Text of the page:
Reflecting on 9/11

Twelve years have passed, yet the memories of that day are still vivid in my mind. I was in Orlando Florida for a Gartner conference.
The evening before I had bumped into a client from a Montreal project and we were surprised to see each other. I recall thinking it was strange to see him since he wasn’t in a role that typically required attending IT conferences and I had actually voiced my surprised.

I sat in the first row of our presentation room, eager to hear all about Customer Service Statistics. Near the mid point of the presentation someone walked into the room and loudly announced “You are all to gather in the lobby of the hotel” and walked out. We looked at each other and headed to the lobby not knowing what we would encounter.

The hotel staff had brought in two very large screen TV and I recall CNN was reporting on the first plane that had struck the North Tower.
We stood there and at that very moment my eyes caught those of my client I had meet the previous night. A short time later, the second plane hit the adjoining tower and the entire lobby was a cacophony of gasps and “Oh my God” statements.

The pentagon was the next to be hit and by then the hotel manager had announced that the hotel would be on lock down for a short while fearing large public parks such as Disney might be a target.
By then, it was assumed that these were terrorist strikes.

I rushed to the phones (cell phones would not work at that time) and got in line to call home and let my family know I was fine. I returned to the lobby just a few minutes before the first tower crumbled. We all stood in shock as the tower started its descent; the lobby went silent for a few seconds then the sounds of cries were heard. At that very moment our group of guests started to huddle closer together.

The rest of the morning was total chaos. The phones lines were down and frantic New Yorkers were identified and strangers rallied around them to lend moral support. We all became this entity wanting to help those affected by this tragedy.

Later that day when I was able to pull myself away from the television, I ran into my Montreal client who stated “Last night you said how strange it was for us to meet here, and I believe it;s because you and I will be driving together back home”. I looked at him and realized that was my only way out since all the airports had been closed.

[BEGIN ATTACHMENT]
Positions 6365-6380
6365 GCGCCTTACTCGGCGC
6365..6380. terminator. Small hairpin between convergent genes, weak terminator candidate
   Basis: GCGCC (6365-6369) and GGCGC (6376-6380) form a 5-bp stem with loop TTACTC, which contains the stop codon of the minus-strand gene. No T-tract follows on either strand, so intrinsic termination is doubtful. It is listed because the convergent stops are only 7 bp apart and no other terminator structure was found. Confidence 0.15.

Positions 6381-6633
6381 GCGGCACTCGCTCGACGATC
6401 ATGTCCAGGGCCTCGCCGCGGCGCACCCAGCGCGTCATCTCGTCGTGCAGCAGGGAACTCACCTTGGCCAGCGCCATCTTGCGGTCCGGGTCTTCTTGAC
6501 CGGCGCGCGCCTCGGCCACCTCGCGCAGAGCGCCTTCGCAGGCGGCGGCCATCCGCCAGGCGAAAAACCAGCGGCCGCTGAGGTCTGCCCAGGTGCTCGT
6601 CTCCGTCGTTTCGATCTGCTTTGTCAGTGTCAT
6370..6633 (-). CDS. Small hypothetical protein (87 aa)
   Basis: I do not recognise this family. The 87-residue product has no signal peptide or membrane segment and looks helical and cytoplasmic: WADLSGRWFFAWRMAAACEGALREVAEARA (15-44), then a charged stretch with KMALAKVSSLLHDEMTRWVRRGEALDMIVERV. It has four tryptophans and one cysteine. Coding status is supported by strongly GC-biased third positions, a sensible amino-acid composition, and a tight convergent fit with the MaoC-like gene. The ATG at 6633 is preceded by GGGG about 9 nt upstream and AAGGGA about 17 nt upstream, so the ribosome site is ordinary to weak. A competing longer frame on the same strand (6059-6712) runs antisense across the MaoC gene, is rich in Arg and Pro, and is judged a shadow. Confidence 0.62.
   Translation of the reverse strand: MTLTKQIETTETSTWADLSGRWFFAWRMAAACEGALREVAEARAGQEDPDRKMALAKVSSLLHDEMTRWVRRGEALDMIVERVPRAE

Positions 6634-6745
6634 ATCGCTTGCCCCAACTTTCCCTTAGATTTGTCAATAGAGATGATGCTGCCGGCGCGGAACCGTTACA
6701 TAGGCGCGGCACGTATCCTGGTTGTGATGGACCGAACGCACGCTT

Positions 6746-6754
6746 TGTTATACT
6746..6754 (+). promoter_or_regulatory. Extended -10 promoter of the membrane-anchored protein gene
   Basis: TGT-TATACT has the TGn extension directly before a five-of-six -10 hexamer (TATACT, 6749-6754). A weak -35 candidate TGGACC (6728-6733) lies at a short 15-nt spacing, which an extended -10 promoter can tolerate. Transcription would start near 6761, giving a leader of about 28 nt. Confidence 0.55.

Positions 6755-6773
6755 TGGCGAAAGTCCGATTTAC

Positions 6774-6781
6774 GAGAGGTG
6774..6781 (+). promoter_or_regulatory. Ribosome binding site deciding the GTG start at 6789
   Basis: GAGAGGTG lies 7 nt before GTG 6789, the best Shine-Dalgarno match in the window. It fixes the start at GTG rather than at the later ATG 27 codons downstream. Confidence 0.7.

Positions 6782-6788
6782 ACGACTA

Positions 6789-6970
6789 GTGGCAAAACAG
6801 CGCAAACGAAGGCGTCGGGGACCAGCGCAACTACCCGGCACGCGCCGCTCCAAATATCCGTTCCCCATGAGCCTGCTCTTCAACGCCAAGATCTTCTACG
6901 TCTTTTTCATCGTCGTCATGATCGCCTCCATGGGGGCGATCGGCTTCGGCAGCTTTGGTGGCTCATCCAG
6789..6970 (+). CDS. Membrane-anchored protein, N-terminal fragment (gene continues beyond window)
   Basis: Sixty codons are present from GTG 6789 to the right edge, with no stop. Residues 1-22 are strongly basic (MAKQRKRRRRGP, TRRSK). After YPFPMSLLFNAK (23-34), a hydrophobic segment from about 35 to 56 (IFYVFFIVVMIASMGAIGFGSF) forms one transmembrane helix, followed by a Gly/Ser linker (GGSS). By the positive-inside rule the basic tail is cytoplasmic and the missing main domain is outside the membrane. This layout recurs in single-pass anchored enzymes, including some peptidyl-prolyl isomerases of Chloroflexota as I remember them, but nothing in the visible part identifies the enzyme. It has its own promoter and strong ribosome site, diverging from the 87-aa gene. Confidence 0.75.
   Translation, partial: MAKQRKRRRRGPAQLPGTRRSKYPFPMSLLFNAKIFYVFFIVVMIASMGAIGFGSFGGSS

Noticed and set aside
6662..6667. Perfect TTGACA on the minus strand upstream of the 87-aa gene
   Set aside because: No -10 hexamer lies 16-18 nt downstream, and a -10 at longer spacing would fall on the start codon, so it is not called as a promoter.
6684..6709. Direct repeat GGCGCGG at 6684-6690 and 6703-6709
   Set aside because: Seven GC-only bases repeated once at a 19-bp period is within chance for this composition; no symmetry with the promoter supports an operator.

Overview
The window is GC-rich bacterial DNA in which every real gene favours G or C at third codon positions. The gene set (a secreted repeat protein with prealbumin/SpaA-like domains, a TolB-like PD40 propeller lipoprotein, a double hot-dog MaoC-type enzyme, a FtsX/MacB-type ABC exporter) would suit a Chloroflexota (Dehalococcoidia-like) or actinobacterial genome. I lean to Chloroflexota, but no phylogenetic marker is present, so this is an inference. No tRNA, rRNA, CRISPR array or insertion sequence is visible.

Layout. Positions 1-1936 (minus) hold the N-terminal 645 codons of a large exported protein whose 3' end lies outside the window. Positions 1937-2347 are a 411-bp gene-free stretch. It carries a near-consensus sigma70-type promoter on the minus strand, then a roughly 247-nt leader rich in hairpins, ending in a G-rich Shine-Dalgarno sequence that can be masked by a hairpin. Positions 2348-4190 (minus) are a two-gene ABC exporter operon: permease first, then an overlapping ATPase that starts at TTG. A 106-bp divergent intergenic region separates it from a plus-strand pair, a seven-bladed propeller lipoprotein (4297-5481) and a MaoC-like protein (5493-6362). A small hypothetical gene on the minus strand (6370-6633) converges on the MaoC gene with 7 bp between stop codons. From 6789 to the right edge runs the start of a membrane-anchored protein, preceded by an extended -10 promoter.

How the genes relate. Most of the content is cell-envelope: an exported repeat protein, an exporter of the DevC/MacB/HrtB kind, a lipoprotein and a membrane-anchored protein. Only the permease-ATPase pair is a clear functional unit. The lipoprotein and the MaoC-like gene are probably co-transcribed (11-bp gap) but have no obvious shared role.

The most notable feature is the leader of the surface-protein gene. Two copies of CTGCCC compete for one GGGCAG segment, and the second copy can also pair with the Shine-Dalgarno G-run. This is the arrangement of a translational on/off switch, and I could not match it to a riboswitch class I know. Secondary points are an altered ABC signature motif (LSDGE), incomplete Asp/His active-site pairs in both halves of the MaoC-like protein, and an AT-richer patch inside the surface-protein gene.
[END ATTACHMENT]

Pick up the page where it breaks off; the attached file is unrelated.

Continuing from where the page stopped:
We headed out of Orlando passing through three road blocks where we were asked for ID and the car searched. We decided to drive straight through by taking two hour drive shifts in rotation, stopping only to call home, grab food and stretch our legs. We talked a lot during that long 23 hour ride, and as we approached the outskirts of New York we both shed tears seeing the black sky doming the city.

My husband was waiting for us at the border in Montreal as we could not cross into Canada with our rental vehicle. We dropped off my co-driver but not before hugging tightly and recognizing that we had formed a very unique bond that time would not erase.

Today, I remember and pray for those whose lives were tragically taken that day. I pray for their friends and families and hope the love they share with them will have helped them heal.

2 thoughts on “Reflecting on 9/11

  1. The touching story of shared shock and grief reminded me how important chance encounters can become in one’s life. As you wrote your drive with your former client back towards the Canadian border forged a connection that you’re never to forget. Shared memories are powerful.
    Thank you for opening your heart in this post.

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